Crowdfunding isn’t as new as one might think, in fact it’s been around for centuries. Back in the days, the State would raise money from taxation, and the Church would raise money from the crowd. How do you think all those groundbreaking architectural achievements got funded, the Cathedrals, and so on. Partly at least, from Medieval Crowdfunding. And today, in churches up and down the country, the crowd, or congregation, donate money to buy new chairs, or extend the building, or send someone on mission, and so on and so forth. Frequently it’s not the idea that’s new, it’s the technology that enables the resurgence of old ideas in a modern way.
Crowdfunding itself is undergoing a considerable horizontal and vertical expansion. More and more people are getting involved in supporting crowdfunding campaigns, and an ever-increasing array of crowdfunding platforms now offer and array of potential things to fund, not all of them investments by any means.
Community crowdfunding is looking to make a major comeback. Already libraries, cinemas, and other local projects are being crowdfunded by communities. Local governments may choose to nudge increasingly more of their projects in this direction, reducing their own costs and passing them onto the communities who are directly benefitting.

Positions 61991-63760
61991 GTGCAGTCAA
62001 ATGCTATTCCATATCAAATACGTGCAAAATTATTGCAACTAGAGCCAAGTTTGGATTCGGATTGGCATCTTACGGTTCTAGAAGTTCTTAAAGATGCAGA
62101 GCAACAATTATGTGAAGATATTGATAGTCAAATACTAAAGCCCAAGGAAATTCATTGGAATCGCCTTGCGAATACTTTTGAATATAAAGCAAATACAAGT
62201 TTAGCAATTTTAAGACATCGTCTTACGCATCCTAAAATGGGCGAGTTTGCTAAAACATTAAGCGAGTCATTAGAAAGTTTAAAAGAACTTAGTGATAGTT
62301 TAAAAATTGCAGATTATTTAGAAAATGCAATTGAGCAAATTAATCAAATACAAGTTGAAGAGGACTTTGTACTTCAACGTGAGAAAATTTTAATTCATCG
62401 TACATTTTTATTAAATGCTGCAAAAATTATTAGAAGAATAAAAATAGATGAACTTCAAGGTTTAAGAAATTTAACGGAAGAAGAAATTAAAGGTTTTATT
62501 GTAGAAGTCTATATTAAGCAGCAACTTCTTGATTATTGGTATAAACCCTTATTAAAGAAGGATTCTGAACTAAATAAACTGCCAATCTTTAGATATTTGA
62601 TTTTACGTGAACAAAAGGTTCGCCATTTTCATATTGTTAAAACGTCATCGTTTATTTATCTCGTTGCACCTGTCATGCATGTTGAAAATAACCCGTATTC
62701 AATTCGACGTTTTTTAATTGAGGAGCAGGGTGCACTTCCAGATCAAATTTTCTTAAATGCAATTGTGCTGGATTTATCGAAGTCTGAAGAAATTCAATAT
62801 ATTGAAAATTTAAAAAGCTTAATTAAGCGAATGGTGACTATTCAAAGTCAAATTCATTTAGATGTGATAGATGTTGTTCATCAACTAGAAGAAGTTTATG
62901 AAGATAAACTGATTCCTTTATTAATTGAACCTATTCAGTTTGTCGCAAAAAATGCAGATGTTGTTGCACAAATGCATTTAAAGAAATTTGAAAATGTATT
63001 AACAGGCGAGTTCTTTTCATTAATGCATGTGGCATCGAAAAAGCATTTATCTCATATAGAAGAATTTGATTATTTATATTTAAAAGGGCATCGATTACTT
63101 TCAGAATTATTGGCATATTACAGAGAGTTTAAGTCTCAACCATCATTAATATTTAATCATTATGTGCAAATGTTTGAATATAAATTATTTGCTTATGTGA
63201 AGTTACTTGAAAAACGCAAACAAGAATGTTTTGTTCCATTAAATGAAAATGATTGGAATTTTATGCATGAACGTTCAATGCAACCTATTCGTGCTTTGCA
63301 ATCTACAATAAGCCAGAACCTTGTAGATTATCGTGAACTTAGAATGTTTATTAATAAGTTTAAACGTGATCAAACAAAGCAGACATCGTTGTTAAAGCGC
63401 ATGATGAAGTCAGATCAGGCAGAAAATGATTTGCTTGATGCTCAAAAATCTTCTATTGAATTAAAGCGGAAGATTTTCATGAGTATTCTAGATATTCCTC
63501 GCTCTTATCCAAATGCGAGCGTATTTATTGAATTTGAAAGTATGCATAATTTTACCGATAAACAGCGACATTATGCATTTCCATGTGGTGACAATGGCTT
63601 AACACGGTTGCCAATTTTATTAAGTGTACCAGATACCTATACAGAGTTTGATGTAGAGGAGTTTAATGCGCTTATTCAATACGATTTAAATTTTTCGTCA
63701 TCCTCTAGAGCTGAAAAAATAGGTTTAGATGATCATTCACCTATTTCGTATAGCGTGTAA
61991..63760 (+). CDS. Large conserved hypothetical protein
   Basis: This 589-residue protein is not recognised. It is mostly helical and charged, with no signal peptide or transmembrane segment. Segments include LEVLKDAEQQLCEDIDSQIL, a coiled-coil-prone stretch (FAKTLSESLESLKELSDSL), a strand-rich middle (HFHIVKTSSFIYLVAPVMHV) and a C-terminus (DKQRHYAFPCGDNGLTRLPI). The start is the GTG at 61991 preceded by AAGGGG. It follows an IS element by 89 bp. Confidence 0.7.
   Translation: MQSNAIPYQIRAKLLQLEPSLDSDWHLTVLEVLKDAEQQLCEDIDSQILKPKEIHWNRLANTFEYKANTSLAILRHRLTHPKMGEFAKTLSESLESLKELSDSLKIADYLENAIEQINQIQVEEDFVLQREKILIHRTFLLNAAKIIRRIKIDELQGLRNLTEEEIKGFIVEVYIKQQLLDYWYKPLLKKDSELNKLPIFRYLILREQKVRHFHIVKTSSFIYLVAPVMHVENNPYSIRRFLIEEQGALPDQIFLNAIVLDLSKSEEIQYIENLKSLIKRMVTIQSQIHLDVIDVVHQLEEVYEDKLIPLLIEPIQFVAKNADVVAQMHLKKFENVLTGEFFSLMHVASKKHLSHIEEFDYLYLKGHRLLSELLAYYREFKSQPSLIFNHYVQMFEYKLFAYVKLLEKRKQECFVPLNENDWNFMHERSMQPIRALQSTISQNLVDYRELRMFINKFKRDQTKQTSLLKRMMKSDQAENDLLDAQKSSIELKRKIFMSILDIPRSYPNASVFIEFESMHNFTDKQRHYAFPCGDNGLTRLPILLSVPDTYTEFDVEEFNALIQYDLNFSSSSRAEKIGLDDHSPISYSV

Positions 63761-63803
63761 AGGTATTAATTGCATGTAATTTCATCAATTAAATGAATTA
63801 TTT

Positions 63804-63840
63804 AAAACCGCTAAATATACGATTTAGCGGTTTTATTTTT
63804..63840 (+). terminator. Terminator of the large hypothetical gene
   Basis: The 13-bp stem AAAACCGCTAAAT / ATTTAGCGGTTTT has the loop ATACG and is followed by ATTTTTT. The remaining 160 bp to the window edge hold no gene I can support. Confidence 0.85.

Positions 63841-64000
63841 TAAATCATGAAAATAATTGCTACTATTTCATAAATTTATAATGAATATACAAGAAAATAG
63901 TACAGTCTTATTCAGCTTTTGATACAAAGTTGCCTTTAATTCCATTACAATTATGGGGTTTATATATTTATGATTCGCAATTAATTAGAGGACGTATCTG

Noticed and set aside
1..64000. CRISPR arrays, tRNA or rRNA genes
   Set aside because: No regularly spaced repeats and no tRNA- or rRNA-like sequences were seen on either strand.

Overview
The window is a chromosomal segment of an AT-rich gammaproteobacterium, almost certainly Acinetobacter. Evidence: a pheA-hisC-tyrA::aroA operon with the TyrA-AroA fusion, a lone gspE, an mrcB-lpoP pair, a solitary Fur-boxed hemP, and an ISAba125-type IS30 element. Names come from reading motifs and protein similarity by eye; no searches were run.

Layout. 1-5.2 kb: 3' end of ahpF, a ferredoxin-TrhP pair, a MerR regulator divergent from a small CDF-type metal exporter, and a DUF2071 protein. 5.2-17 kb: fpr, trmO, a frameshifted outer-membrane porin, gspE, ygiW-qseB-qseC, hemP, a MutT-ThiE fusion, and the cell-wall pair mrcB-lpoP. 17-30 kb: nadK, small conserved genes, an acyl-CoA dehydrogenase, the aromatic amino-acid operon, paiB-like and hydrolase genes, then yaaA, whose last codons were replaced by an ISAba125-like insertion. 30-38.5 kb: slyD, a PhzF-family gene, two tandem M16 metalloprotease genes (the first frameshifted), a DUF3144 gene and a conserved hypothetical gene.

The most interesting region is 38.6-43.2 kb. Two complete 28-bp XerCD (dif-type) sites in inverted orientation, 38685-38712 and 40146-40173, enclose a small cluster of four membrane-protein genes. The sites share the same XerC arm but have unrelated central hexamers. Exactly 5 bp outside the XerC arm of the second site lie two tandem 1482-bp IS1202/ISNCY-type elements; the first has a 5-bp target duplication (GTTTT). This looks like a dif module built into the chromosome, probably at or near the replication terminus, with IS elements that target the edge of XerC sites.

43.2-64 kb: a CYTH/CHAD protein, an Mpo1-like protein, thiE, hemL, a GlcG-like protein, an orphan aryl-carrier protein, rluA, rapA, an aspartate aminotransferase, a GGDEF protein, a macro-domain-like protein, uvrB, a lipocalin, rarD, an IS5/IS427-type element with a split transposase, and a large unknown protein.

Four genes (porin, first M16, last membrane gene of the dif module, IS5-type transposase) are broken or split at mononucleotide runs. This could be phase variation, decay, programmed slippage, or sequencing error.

Individuals are crowdfunding themselves, their education, their medical treatments. Even funerals have been quietly crowdfunded.
All this is positive. It’s people engaging with each other, and with projects that personally move them. They may or may not know the recipients, but as a form of charitable giving, the efficiencies of supporting localised crowdfunding projects certainly appeals to many people, and the transparency and security of donating in this way is equally reassuring.
What is democracy, if not the crowdsourcing of leaders?
Crowdsourcing, of information, talent, skills, people, coupled with crowdfunding to fuel the enterprise, whatever that may be, is the most ‘democratic’ and possibly the most efficient way to get things done.
In the coming years, and decades, almost unimaginable in the terms of tech innovation, crowdfunding of events, communities, ideas, people, lives, may well become the norm. Perhaps we’ll all have a personal crowdfunding account, just like we have a social media account, and we can share our money back and forth with friends and network contacts. Just like the good old days.